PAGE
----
We get a kick out you asking us that question because this is a subject we think about often, the relationship between a band’s subject matter and their lifestyle. We do go out into wilderness as a group sometimes, and we certainly do individually. We used to camp together pretty much every weekend and go on some pretty great adventures as a group, but our respective schedules and routines have changed a bit, so it’s less frequently a group thing these days. So basically we don’t bring our instruments out into the woods all that often anymore, but our time spent out in the wilder world does directly inform our music. 

Although we’re all involved in wilderness activities on some level, the truest lifestyle outdoorsman in our crew is really Jace, who is a pretty serious fisherman and a practitioner of traditional bow-hunting. He’s the guy who spends the most time out in the wilderness out of all of us, occasionally camping for weeks at a time, and is probably the one who draws the rawest inspiration from nature, as he particularly requires time out amongst the wilderness to uncover his inspiration to create music.

4) I hiked the Appalachian Trail a couple months ago, and made sure to listen to tunes that fit the scenery that was surrounding me, among my choice was "Tahoma". So my question is this; does it ever give you guys a kick to think that your music may be inspiring others while they are in the great outdoors? Or do things of that nature not matter as much, so long as it's being enjoyed?

From our point of view, if our music conjures up visions of the wilderness or inspires the listener to go out and experience the wild world, than we have successfully communicated as artists on that level and we think it’s really cool that some people resonate with it in that way. But when it comes down to it, music is a very subjective thing, and it would be arrogant and narrow-minded of us to set a specific criteria for how we think our music should be experienced. In a sense, even if someone is simply sitting in their downtown flat and letting the music carry them to a space of introspection and enjoyment, then we have also successfully communicated as artists, and in a roundabout way the very experiences that inspire us are still speaking to the listener, even if they’re not aware of it or care very much about what we’re talking about.

5) The ending to Shadow Of The Mountain is magnificent. Can you explain everything that is going on, between the chanting, fire crackling and what seems to be an animal call that I can't quite put my finger on?

Magnificent as it may be, we cannot take credit for it because it is a sample culled from the Japanese/Russian film Dersu Uzala, which was created and directed by Akira Kurosawa in the 1970’s.  This is one of our favorite films as well as being a very moving true story of a nomadic Nanai hunter in the Siberian Wilderness, and his relationship with a Russian exploratory team in the early twentieth century. The scene that the sample originates from depicts Dersu, alone and singing and making offerings of carved wood and Vodka to a fire. As he sings, the forest responds to him, and he listens and reacts in synergy with what is around him. The captain of the Russian exploration team, Vladimir Arsinev, watches him and later asks to sit by him.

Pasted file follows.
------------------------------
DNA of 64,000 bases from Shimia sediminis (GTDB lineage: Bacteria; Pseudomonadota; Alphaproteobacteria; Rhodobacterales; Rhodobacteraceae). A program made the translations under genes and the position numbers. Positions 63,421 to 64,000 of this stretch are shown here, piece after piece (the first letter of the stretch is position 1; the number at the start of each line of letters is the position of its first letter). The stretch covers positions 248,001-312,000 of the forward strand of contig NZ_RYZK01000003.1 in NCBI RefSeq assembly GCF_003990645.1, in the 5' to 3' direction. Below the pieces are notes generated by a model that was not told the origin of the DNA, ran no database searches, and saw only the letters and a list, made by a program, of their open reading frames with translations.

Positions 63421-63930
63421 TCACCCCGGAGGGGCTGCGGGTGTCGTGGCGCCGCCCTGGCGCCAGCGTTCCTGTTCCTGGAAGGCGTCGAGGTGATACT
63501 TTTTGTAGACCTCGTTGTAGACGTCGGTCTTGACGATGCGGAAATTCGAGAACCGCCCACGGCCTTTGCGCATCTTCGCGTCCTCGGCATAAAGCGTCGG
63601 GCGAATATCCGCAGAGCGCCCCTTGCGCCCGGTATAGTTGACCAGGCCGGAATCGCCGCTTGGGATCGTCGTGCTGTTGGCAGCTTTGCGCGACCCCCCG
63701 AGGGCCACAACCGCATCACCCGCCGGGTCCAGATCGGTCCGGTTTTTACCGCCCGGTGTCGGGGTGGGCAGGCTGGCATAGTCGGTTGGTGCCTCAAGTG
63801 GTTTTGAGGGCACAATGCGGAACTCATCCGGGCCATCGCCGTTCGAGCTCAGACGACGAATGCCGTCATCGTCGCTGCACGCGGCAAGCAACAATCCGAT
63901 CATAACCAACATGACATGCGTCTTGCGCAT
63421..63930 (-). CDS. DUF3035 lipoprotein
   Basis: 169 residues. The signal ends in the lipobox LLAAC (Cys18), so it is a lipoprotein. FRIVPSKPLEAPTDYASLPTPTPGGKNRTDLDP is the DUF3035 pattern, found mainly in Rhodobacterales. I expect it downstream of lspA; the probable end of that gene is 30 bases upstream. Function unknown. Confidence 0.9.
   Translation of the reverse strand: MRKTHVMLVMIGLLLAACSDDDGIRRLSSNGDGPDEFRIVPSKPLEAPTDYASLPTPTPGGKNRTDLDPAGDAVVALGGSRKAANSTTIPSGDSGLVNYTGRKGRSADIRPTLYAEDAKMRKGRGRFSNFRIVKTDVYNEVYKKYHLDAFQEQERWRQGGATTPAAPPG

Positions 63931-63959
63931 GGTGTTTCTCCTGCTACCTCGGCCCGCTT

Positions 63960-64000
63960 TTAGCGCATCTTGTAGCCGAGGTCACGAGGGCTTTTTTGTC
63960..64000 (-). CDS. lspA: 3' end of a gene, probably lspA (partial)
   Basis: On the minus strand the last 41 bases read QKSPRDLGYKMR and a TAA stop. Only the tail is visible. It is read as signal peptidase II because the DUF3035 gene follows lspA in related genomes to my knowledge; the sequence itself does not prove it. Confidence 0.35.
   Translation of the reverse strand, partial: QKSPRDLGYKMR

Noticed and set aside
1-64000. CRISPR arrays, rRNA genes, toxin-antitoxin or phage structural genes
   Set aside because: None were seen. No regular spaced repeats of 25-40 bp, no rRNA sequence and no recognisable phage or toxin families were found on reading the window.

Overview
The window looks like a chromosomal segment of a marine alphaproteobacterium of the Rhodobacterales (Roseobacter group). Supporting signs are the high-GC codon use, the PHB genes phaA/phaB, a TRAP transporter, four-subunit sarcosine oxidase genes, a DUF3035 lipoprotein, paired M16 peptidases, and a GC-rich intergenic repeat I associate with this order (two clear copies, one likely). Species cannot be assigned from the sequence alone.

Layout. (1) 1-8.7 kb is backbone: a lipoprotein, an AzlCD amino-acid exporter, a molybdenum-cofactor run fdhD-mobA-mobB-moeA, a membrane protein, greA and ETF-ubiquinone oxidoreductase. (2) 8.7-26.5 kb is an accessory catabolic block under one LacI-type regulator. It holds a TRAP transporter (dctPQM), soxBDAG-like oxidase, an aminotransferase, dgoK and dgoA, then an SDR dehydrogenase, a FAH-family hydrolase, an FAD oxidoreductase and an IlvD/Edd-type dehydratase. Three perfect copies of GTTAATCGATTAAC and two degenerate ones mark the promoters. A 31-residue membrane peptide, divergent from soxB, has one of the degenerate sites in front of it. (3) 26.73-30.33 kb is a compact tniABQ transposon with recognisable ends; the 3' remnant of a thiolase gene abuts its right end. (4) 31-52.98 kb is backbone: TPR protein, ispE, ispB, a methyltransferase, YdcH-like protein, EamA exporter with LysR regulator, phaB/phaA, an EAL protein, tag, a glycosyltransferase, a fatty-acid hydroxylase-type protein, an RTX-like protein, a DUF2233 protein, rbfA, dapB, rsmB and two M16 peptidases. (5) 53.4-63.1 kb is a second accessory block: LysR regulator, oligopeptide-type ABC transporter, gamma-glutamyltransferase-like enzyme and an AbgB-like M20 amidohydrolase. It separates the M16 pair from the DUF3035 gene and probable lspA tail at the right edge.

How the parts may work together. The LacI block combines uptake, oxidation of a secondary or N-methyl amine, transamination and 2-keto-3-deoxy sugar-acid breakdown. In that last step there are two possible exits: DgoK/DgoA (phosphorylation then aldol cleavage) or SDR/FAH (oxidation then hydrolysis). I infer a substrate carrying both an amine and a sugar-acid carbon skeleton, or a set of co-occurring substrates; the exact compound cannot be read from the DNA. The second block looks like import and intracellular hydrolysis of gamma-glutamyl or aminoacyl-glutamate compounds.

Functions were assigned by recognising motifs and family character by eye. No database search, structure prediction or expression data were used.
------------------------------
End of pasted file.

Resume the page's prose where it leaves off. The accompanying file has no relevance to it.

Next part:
Dersu explains to him that his family died of smallpox in that very location years before, and that he is making offerings to them. You’d really have to see the movie to put it all in context. We deeply resonated with this story during the creation of this recording, and wanted include a piece of it in the album because Dersu’s story is very much related to the kinds of things we are addressing in our music. We placed it as a bridge between Shadow of the Mountain and Wandering Spirit, the latter being an offering to a close friend of ours who took his own life during the creation of the album.

6) If you had the power to bring one folklore creature to life which would it be?

Stephanie: It’s a toss-up between Trolls and Goblins, or Dragons maybe.

Michael: Trolls, they being the wrathful and cunning spirits of those wild places where Christians fear to tread. But all creatures of the old lore are cool.

Jace: I love Trolls, but Goblins and Orcs would be awesome... I could slay them indiscriminately with no remorse.

Tim: Bigfoot. It might help explain a few things.

7) I found this picture on the bands Facebook page, can you give us the story behind it and explain its use and significance?

That is a picture our friend Nadine took of the altar we construct at our shows. It’s something we’ve done since the very first show we played as Alda. The idea is to bring a piece of the forest, a representational piece of wildness into these performance spaces that are typically located in a very urban environment, such as Seattle. The altar is a circle of old-growth Douglas Fir bark which encloses young evergreen branches that we usually gather the day of the show, which in this photo are Hemlock. The skull in the center is a Coyote who was killed locally by a hunter in a way we found reprehensible, and so we decided to honor the animal in our own way and ritualistically use its remains as part of our shows. The bone above it is from a Blacktail Deer that we found in a hollow tree.

8) As per usual, let's discuss the album art behind "Tahoma". (I had a SHOM reader mention in the comments it could depict sockeye salmon before the mating ritual), what is it that is being depicted, and what is its significance within the album?